With pl/r you have all the functions and abilities of R itself built available to you from your Postgres queries.  Among these is the ability to create image files of graphs.  When you create these graphs, however, by default they are given read-write permission to only the user who controls the Postgres daemon, usually that user is postgres.  There are no permissions for group or other so to see the image file you have to either chmod or chown the file as root and grant the permissions after the fact.  To save this step you can add the chown statement to your pl/r function.

system("chmod 666 /tmp/graph.png")

With the above statement your image, graph.png, will be read-writeable to the file’s user, group, and everyone.

plr

PL/R is one of many language extensions to Postgres that allow you to write functions and triggers in the programming language of your choice, in this case the R language.  R is widely used in statistical analysis, the GIS community is using it more and more often, see this Boston GIS pl/r tutorial for more information.

To get pl/r up and running on Arch you first have to have R itself installed.  Luckily R is in the main package repository and can be installed with a simple pacman -S r.  The R package puts its dynamically linked library in a non-standard location so you’ll need to tell the library linker where to find it so pl/r can make use of it.  To do so go to the /etc/ld.so.conf.d directory and as root, or through sudo, create a file called R.conf.  The file only needs one line, the path to the R library:

/usr/lib/R/lib

Then as root or through sudo run:

ldconfig

Next you’ll need to install pl/r from AUR.  If you’re running a 64 bit system you’ll want to edit the PGKBUILD file’s Arch section and add ‘x86_64’.  It is missing from the 8.3.0.13-1 PGKBUILD, it may be added to later versions.

Once pl/r is compiled and installed you’ll need to add it to the databases you want to do statistical analysis on.  If you’re running Postgresql 9.1 or greater pl/r can be installed as an extension.  The easiest way to do so is through pgadmin3.  Just select the database, right click on Extensions, select Add New, then select pl/r from the drop down.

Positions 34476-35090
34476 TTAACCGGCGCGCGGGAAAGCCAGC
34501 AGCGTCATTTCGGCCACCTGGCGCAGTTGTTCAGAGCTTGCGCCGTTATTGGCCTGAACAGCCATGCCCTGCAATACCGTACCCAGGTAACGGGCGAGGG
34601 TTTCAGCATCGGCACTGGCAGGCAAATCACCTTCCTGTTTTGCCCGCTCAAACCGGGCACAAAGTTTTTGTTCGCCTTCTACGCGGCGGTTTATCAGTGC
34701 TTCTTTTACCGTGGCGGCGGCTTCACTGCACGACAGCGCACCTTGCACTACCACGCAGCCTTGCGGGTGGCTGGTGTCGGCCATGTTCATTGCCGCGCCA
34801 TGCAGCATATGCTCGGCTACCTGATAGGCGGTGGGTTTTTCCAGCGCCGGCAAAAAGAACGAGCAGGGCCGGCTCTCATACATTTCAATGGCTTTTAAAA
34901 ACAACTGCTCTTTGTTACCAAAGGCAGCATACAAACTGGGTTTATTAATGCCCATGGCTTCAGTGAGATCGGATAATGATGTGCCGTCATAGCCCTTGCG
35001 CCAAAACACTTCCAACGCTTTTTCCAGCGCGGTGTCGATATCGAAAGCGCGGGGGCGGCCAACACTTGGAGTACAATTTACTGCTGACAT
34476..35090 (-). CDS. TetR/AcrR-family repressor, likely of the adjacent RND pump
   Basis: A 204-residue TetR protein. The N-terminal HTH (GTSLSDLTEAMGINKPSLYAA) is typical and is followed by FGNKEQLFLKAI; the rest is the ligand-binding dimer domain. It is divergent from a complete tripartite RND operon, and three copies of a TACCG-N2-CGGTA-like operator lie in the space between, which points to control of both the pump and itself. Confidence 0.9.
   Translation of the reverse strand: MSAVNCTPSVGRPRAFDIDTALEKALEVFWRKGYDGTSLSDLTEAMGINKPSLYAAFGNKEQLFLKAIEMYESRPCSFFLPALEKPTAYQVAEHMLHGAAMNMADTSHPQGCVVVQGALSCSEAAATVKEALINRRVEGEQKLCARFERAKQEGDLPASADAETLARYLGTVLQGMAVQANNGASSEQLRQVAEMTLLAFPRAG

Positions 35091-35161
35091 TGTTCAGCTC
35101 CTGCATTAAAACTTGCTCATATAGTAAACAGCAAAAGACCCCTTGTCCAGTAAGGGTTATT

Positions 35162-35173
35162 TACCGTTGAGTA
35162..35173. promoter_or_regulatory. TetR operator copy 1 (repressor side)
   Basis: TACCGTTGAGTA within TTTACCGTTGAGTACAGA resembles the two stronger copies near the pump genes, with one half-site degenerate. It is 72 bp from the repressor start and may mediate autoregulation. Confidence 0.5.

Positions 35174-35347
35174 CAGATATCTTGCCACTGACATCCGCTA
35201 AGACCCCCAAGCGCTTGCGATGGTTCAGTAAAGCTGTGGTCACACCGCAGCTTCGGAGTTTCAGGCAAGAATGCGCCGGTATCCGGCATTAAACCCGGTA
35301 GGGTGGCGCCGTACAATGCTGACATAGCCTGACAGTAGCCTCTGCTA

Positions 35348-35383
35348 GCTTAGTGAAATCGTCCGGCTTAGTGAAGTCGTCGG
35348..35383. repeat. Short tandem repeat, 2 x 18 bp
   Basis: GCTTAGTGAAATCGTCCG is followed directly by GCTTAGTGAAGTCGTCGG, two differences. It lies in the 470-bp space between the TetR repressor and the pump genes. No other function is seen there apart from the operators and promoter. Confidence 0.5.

Quick and easy way to create read-only databases

Postgresql doesn’t have a one-step command to grant permissions on a batch of tables like you can in MySQL.  However, it is much simpler in 9+ than it was previously.  You still have to go schema by schema in a database, but at least you don’t have to go table by table, view by view.   Here are the steps to create a read-only user:

First, create the user:

CREATE USER readonlyusername WITH PASSWORD 'password';

Now for each schema in a database you want the read only user to have access to you need the next two statements:

GRANT USAGE ON SCHEMA schema TO readonlyusername;

GRANT SELECT ON ALL TABLES IN SCHEMA schema TO readonlyusername;

If you’ll be adding new tables or views and you want them to be accessable by your read only user you need the following:

ALTER DEFAULT PRIVILEGES IN SCHEMA schema GRANT SELECT ON TABLES TO readonlyuser;

If you know of a quicker and/or easier way please let me know!